Ok, this is Casa Grande, the most visible and famous remain of the Hohokam people who live in the Phoenix-Tuscon area. They were discovered by a man named Harold Gladwin, who realized that two kinds of pottery were found at the site, one similar to tribes further north, and one not. In 1933 he presented the Hohokam as a separate culture for the first time, using the name from the local Pima tribes meaning "those who have gone before." It is unclear if the Hohokam came from an earlier hunter-gatherer tribe in the Arizona area, or if they migrated north from Mexico. They made houses out of sticks and mud, those being the most abundant material in their desert home, usually made in a sort of pit house. One of the most fascinating aspects of the culture seems to be their burials, which were cremated in large areas with offerings of crushed bone and pottery. As time went on, the pit houses evolved into communities, with several families living around a courtyard, and sharing a ceremonial mound or ballpit. They lived in the desert by using irrigation from the nearby Gila River to grow crops. The Casa Grande was actually built very late in the Hohokam timeline, and was abandoned when they disapeared around the 1300's. This time period corresponds to a large drought that occured throughout the Southwest, that drove many tribes from their original lands, perhaps including the Hohokam. The local Pima Indians also believe they are descended from these ancient people, perhaps having returned after the long drought. Historic accounts of the Casa Grande begin with the journal entries of Padre Eusebio Francisco Kino when he visited the ruins in 1694. In his description of the large ancient structure before him, he wrote the words “casa grande” (or “great house”) which are still used today. The Casa today owes itself to a man from nearby Florence, Rev. Isaac Whittemore. He was the one who spoke to the Federal Government about the dwellings fragile state, and notably that the great house made of mud was turning into... well, mud. In June 1982, it became the first archeological site established by the Government. The first protective roof, made of wood and very small, was built over the ruins in 1903. The modern steel structure was built in 1932. It became a National Monument after the establishment of the National Park Service in 1916. Monument to Stephen Tyng Mather, who "laid the foundation of the National Park Service."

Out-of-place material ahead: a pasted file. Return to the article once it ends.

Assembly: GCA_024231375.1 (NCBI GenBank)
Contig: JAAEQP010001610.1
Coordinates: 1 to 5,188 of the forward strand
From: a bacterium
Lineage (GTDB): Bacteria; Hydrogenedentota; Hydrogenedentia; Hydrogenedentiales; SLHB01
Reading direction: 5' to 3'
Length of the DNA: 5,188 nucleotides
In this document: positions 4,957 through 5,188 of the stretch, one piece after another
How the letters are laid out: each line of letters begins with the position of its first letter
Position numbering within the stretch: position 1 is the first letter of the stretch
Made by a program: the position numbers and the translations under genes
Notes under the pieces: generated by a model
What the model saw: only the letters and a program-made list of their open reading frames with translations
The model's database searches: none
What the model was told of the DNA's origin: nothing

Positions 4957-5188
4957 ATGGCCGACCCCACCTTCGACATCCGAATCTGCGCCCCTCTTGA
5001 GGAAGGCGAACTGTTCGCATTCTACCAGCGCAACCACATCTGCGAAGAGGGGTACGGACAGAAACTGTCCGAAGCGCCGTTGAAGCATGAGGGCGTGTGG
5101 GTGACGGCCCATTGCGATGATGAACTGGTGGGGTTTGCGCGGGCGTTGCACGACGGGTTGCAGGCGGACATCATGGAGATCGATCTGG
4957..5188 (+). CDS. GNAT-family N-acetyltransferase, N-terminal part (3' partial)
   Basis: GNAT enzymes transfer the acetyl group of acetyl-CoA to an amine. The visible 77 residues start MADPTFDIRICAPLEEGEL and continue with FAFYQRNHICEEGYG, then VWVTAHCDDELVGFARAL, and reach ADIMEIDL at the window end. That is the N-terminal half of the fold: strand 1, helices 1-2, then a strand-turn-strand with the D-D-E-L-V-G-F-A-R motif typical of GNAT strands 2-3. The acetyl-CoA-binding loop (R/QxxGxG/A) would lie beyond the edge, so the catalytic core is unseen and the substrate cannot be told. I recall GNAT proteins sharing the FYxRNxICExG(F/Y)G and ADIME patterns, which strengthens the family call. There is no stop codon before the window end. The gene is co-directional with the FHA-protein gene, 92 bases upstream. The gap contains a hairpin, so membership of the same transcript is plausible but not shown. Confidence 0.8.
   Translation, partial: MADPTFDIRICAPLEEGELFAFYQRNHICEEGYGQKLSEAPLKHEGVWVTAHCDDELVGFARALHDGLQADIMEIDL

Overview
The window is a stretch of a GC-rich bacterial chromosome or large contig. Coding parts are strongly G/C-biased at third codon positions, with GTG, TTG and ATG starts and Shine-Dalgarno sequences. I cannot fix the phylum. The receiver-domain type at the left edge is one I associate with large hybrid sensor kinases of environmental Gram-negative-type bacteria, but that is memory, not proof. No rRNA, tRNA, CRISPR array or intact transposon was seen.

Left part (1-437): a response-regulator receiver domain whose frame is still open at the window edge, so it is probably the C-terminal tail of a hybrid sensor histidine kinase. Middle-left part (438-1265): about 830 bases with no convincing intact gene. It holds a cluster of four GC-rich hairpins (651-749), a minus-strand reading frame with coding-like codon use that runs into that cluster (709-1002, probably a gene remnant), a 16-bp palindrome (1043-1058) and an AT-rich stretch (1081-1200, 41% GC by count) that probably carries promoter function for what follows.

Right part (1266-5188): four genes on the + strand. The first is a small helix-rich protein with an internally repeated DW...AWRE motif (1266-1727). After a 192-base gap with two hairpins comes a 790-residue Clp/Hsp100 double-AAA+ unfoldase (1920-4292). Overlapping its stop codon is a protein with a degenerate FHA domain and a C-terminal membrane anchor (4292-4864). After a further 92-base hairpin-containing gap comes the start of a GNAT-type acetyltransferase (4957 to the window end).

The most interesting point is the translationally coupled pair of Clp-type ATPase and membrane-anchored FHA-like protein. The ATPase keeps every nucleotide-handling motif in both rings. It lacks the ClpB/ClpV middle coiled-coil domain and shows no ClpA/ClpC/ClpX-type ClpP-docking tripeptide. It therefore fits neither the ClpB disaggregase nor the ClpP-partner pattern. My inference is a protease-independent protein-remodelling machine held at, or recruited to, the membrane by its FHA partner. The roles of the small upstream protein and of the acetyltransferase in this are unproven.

Showing some of the modern reenforcements added around the begining of the 20th century.
A native local Some examples of Hohokam pottery from nearby What the Casa Grande would have looked like, including a cutaway to show its construction. Showing what the entire community would have looked like. Casa Grande is in the lower left corner.